MAF forecast shows primary sectors riding the recovery

15 June 2010

New Zealand's primary producers have picked up where they left off pre-recession, with most in the pastoral, horticulture and arable sectors expected to see improved or steady conditions, a Ministry of Agriculture and Forestry report shows.

The annual Situation and Outlook for New Zealand Agriculture and Forestry (SONZAF) shows New Zealand's beef, lamb, wool, wine, kiwifruit and forestry industries all projected to receive higher prices over the coming four to five years.

"After drought in the North Island left dairy production flat in 2010, MAF expects production to rebound in 2011 and grow on the back of ongoing increases in herd numbers."

MAF Director-General Murray Sherwin says China's growth at a time of global contraction has been a major feature of the primary sector recovery.

"China dramatically increased its purchases of agricultural and forestry products from New Zealand for the year ended December 2009. Earnings from primary product exports to China rose 49 percent, to $2.19 billion, with dairy and forestry the big contributors.

"Most of our other trading partners have returned to growth as well, while the demand associated with growing incomes in key developing economies is ensuring conditions for food exporters have been buoyant.

"As usual, however, considerable uncertainties hang over the outlook. Dairy product prices, in particular, have become very volatile over the past few years. Rapid price shifts, either up or down, cannot be ruled out.

"While the overall international economic outlook is rather more positive now than was the case when MAF's last projections were undertaken, sovereign debt accumulations in a number of developed economies look set to pose risks for the global economy for some time to come.

"All in all, our exporters can afford to be optimistic about the medium-term picture, but short term fluctuations in conditions are inevitable."

SONZAF 2010 also includes an overview of government and industry efforts to marry efficiency gains with environmental improvements, and investigates the value and potential issues in establishing and expanding irrigation and water infrastructure.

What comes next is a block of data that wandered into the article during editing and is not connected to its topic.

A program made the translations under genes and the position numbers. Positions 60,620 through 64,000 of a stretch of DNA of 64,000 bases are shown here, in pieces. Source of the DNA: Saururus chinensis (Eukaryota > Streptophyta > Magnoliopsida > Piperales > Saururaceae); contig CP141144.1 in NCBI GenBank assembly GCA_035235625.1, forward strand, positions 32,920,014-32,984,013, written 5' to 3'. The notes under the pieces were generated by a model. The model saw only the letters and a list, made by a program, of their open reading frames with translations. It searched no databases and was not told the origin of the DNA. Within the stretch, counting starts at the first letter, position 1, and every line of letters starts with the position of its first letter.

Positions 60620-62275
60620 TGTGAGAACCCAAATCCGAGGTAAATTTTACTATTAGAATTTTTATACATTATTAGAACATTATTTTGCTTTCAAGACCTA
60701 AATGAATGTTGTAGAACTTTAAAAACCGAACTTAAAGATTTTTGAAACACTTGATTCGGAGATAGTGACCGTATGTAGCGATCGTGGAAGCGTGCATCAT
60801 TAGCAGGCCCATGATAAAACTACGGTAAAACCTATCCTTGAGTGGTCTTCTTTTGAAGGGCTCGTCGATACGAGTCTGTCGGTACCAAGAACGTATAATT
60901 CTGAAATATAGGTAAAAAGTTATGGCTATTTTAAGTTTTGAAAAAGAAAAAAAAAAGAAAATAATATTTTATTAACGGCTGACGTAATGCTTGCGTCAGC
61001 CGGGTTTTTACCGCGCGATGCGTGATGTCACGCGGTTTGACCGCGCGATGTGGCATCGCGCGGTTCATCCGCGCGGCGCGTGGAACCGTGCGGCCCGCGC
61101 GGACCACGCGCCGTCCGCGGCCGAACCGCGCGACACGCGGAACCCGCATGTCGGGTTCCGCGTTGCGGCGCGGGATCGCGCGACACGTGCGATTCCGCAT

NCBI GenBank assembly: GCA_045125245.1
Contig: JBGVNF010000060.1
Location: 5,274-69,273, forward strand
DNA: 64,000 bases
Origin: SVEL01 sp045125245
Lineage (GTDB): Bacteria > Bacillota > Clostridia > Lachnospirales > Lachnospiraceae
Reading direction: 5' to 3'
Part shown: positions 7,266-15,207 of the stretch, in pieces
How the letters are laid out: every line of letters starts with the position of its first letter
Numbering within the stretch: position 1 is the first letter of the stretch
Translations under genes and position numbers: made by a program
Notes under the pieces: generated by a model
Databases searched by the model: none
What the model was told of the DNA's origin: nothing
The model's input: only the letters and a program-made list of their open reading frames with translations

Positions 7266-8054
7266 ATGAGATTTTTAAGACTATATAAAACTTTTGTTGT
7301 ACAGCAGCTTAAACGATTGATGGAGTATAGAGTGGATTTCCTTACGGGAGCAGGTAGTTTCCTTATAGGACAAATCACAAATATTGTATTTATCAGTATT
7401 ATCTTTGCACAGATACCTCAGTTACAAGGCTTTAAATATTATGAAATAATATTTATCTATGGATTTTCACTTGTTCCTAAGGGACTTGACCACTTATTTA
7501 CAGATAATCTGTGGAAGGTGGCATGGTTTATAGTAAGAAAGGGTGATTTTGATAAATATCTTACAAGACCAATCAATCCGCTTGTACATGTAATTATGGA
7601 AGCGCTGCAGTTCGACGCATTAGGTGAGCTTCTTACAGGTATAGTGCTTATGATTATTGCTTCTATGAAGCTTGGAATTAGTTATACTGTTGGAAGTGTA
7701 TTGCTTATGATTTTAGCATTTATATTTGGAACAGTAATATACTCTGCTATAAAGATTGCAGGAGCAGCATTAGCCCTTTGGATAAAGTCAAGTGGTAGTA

For more information, go to:

Contact: Iain Butler, Senior Communications Adviser
(04) 894 9471; 029 894 0471

SONZAF 2010 highlights:


The outlook for New Zealand's dairy sector is looking positive, with some recent gains in prices and a 4 percent increase in dairy cattle numbers recorded at June 2009.

New Zealand production of milk solids is forecast to increase by 14 percent in the year to 31 May 2011.

Spot market prices for butter, skim milk powder, whole milk powder, and cheese all peaked in December 2009. This was partly due to completion of inventory rebuilding and partly to the overhang influence of publicly held stocks. FOB prices are expected to start declining in the three months to 31 December 2010.


International lamb prices have been strong, thanks to a reduced world supply of lamb and stable demand; the weak pound hit returns to New Zealand farmers however.

New Zealand's sheep production is still falling in the aftermath of the drought in 2008. As at 30 June 2009, total sheep numbers were 32.4 million head, down 5 percent on the year before. However, with fewer ewes on farms, lambing was good in spring 2009, with lamb numbers up 6.6 percent on the previous year.


International prices for fine wool have risen steadily since spring 2009. Strong wool exports depend on carpet and home textile markets overseas, which are still weak in the wake of the global economic crisis.


Demand for prime beef contracted in many countries during the recession as consumers traded down to cheaper alternatives. In contrast, prices for New Zealand manufacturing beef in the US have picked up with good demand for cheaper products like hamburger patties.


New Zealand wine production has increased dramatically over the past decade, culminating in record vintages of 285 000 tonnes in both 2008 and 2009. This increase in production, combined with ongoing recessionary conditions in the historically lucrative UK and US markets, has seen prices for New Zealand’s branded wine fall.


New Zealand kiwifruit export returns reached $1 billion, for the first time, for the year ended 31 March 2010. Overall export prices rose by 11 percent, to above $10 per tray, in the year ended 31 March 2010, driven by strong market demand for gold kiwifruit.


Export volumes are currently averaging 2.2 to 2.5 million cubic metres a quarter, with over half this volume destined for China. Last year saw a dramatic 79 percent increase in the volume of timber exports to China, making it now the largest importer of New Zealand timber in volume terms. In value terms, however, China still lags behind the US and Australia.


The outlook for the New Zealand deer industry is positive. Prices are expected to stay high while supplies remain low. After five years of contraction, New Zealand deer herds are forecast to stabilise.



Last Updated: 22 September 2010

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